Diana`s Tree

Diana’s Tree © 1962 Alejandra Pizarnik
Originally published in Spanish as Árbol de Diana y Otros
Poemas in the magazine Sur.
English Translation © 2014 Yvette Siegert
Published by permission of the author’s estate © by Myriam
Pizarnik de Nesis
First Edition, First Printing, 2014
Lost Literature Series #12
ISBN 978-1-937027-35-3
Printed and bound in an edition of 1,000 by McNaughton &
Gunn in Saline, Michigan.
Typeset in Adobe Garamond.
Design by Katherine Bogden.
This book is made possible by the New York State Council on
the Arts with the support of Governor Andrew Cuomo and the
New York State Legislature.
Ugly Duckling Presse
The Old American Can Factory
232 Third Street #E-303
Brooklyn, New York 11215
Introduction by
Octavio Paz
Translated from the Spanish by
Yvette Siegert
iana’s Tree by Alejandra Pizarnik (Chem.): a verbal
crystallization formed by the amalgamation of
ardent insomnia and dazzling clarity in a solution of
reality subjected to the highest temperatures. The product
of this alloy contains no trace of lies. (Bot.): Diana’s tree
is transparent and gives no shade. It gives off its own
light, brief and glimmering. It is native to the arid lands
of the Americas, where the inhospitable climate, the
inclement discourses and pontifications, and the general
opacity of the sentient species, its neighbors, all serve
to stimulate, through a well-documented phenomenon
of compensation, the bioluminescent properties of this
plant. It has no roots; its trunk is a column of slightly
obsessive light; its leaves are small, each one covered
with four or five lines of a phosphorescent script; and
its petioles are elegant and aggressive, with jagged edges.
The flowers are diaphanous, the pistils distinct from the
stamens, the former being axillary, solitary and almost
somnambulant, while the latter are shaped like spikes,
fuses, or, more rarely, thorns. (Myth. & Ethn.): the
ancients believed that the bow of the goddess Diana was
a branch from this sacred tree. The scar on the trunk was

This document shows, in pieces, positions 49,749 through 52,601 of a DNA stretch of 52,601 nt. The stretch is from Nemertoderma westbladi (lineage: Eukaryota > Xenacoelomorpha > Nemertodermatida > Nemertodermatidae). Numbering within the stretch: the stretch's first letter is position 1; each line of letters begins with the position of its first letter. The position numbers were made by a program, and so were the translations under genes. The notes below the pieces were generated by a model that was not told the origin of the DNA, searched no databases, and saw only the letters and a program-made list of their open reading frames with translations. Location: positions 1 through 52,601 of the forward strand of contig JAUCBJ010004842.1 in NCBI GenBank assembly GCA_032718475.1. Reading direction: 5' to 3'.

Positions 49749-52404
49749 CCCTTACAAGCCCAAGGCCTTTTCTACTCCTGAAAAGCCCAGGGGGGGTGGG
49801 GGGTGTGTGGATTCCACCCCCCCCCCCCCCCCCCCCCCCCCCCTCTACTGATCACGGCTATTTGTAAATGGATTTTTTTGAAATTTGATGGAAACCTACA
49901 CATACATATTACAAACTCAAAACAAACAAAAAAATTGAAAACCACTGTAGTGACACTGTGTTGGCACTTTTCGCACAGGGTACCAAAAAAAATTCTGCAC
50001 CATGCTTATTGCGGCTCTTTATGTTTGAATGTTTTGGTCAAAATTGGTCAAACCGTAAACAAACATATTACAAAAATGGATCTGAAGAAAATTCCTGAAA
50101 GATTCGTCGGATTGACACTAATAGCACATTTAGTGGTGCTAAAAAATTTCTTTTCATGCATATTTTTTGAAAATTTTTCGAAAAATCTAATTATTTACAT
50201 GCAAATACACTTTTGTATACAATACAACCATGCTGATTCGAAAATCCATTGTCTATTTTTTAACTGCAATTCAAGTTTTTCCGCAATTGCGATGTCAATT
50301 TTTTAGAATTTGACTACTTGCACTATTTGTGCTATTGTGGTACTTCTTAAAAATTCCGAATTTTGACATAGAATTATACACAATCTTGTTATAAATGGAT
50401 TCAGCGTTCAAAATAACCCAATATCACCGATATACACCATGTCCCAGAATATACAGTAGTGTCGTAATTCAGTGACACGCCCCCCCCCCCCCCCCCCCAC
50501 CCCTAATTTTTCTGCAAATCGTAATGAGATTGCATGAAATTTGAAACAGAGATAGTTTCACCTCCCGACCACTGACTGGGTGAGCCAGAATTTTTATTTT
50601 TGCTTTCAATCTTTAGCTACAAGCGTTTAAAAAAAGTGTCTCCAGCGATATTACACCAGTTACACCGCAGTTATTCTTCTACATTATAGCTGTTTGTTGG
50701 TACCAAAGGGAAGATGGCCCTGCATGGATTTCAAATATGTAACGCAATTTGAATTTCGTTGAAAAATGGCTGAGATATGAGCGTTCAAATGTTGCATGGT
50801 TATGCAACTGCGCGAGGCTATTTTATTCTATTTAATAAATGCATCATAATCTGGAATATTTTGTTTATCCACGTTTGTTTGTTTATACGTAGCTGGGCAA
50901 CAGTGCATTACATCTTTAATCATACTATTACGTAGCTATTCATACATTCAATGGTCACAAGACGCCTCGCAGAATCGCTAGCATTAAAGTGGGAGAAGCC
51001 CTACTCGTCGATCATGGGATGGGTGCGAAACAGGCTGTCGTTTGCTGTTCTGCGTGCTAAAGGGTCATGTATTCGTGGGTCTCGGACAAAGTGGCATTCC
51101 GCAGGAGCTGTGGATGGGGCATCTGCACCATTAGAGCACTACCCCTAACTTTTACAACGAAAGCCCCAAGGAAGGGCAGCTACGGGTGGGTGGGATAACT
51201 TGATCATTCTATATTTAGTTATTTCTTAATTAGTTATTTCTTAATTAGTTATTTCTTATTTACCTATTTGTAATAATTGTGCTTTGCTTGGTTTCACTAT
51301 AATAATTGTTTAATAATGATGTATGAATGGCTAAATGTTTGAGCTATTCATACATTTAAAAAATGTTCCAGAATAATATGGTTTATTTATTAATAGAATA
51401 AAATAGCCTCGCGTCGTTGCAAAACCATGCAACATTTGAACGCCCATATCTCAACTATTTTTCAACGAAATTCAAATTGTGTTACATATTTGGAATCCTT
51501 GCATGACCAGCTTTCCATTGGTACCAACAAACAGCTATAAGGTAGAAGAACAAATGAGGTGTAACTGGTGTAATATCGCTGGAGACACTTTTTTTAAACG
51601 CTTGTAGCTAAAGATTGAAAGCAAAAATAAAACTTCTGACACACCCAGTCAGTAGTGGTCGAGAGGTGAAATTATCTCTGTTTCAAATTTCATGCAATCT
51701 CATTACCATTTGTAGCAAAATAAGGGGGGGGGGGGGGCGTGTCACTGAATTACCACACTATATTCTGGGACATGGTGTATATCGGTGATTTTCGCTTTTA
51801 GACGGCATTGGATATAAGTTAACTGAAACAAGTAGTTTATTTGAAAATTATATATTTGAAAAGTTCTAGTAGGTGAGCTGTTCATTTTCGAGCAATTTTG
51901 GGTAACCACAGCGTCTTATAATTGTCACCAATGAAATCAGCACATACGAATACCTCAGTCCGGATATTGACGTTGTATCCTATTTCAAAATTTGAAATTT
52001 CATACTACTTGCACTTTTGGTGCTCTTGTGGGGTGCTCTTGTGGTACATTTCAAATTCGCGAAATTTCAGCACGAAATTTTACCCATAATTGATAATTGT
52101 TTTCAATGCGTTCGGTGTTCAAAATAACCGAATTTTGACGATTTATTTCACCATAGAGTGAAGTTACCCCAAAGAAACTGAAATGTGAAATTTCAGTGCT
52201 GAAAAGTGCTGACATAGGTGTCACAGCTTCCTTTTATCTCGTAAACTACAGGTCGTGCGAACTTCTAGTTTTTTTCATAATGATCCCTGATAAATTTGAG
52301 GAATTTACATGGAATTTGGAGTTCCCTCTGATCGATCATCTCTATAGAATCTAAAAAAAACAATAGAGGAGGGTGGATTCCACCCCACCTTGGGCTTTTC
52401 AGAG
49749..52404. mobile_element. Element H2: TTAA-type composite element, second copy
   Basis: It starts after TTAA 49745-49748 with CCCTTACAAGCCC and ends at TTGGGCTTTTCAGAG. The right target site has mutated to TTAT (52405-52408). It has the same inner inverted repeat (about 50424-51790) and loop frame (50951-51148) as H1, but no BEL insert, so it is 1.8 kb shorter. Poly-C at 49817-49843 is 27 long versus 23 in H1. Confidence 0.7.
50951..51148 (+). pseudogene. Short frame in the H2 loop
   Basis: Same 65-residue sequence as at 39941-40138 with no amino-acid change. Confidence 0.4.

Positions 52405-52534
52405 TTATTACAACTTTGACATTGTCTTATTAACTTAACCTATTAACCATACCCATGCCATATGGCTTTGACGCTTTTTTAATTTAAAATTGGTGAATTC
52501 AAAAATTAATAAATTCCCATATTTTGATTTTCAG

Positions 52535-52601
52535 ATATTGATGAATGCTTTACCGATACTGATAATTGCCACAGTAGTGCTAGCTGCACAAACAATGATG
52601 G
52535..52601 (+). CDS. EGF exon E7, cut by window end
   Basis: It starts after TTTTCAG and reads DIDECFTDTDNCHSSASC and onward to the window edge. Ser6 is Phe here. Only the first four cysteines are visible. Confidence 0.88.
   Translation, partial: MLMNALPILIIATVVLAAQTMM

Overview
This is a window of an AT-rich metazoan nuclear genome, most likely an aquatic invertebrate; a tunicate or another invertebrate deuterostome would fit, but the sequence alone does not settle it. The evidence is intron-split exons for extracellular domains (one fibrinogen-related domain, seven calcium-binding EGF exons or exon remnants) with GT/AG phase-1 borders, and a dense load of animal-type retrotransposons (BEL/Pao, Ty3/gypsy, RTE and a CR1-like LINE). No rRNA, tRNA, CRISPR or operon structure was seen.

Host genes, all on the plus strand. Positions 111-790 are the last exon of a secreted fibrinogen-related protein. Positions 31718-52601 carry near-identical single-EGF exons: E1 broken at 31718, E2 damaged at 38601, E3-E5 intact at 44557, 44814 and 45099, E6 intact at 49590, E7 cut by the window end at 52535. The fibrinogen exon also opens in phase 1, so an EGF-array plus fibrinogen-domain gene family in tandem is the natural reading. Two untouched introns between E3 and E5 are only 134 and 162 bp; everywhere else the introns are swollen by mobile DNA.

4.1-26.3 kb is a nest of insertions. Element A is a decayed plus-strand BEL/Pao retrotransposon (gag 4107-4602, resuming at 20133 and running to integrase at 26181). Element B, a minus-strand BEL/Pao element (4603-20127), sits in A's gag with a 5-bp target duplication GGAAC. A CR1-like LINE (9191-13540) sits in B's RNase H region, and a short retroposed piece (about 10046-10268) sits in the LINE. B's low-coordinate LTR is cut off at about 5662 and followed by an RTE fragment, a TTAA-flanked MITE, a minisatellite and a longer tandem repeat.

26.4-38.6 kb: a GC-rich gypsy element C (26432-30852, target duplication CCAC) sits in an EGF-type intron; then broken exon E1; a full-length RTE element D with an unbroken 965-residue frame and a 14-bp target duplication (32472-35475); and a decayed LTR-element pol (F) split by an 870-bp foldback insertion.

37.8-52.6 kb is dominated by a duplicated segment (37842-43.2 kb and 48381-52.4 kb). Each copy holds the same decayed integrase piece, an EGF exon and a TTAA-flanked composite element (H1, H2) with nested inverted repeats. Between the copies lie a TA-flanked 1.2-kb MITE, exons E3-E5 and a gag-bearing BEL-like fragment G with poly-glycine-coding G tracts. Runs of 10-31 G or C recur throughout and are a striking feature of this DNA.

thought to be the (female) sex of the cosmos. This could
be an allusion to certain lore about a fig tree (sap from
the younger branches being milky and lunar). The myth
includes references to human sacrifice, suggesting that on
the night of the new moon, the body of an adolescent
(whether male or female, we do not know) was quartered,
in order to encourage the reproduction of images in the
mouth of the priestess (herself an archetype of the union
between the lower and higher planes). Diana’s tree is one
of several male attributes of the female deity. Some see
this as further proof of the hermaphrodite origins of grey
matter and, perhaps, of all matter. Others argue that the
tree was a means of expropriating the male solar substance,
whereby the ceremony would symbolize nothing less
than the magical mutilation of the sun’s primordial rays.
Given our latest findings, it is impossible to settle in favor
of either one of these hypotheses. Let us note, however,
that the celebrants of this ritual afterwards would swallow
incandescent coals, a custom that is practiced to this day.
(Blaz. & Her.): a talking coat-of-arms. (Phys.): for a long
time, scientists denied the physical existence of Diana’s
tree. Owing to its extraordinary transparency, very few
people can actually see it. Indeed, the preconditions for
achieving the necessary visual acuity include solitude,
concentration, and a generally exquisite sensibility.
Individuals who have built a reputation on their intellects
sometimes complain that, for all their credentials, they
still can’t see anything. Let us redress their misconceptions
by bearing in mind that Diana’s tree cannot be perceived
as a corporeal thing. Rather, it is an (animate) object that
lets us see beyond it; it is a natural instrument to aid our
visual faculties. Furthermore, a quick experiment by an
unorthodox critic should suffice to dispel once and for
all any lingering prejudices from the ranks of the ivory
tower: When placed out in the sun, Diana’s tree reflects
its light and harnesses its rays into a central focal point
called a poem, which lets off a luminous heat that can
burn, smelt or even vaporize its skeptics. We recommend
this experiment to the literary critics of our language.
Octavio Paz
Paris, April 1962
I have made the leap from myself to the dawn.
I have placed my body alongside the light
and sung of the sadness of the born.
These are some possible versions:
a hole, a trembling wall…
only thirst
no encounter
beware of me, my love
beware of the silent woman in the desert
of the traveler with an emptied glass
and of her shadow’s shadow
For Aurora and Julio Cortázar
Who will stop plunging their hands in search of tributes for the forgotten girl?
The cold will pay. The wind will pay. As will the rain. And the thunder.
for just a brief moment of living
the only one with open eyes
for just a minute of seeing
little flowers on the brain
dancing like words in a mute man’s mouth
she undresses in the paradise
of her memory
she knows nothing of the fearsome fate
of her visions
she is afraid of not knowing how to name
what doesn’t exist.
She leaps, shirt on fire,
from star to star,
from shadow to shadow.
She dies of a distant death
this lover of the wind.
An illuminated memory, a gallery haunted by the shadow of what I wait for.
It’s not true that it will come. It’s not true that it won’t.
These fossils gleaming in the night,
these words like precious stones
in the living throat of an ossified bird,
this gorgeous green,
this searing lilac,
this heart that is nothing but mystery.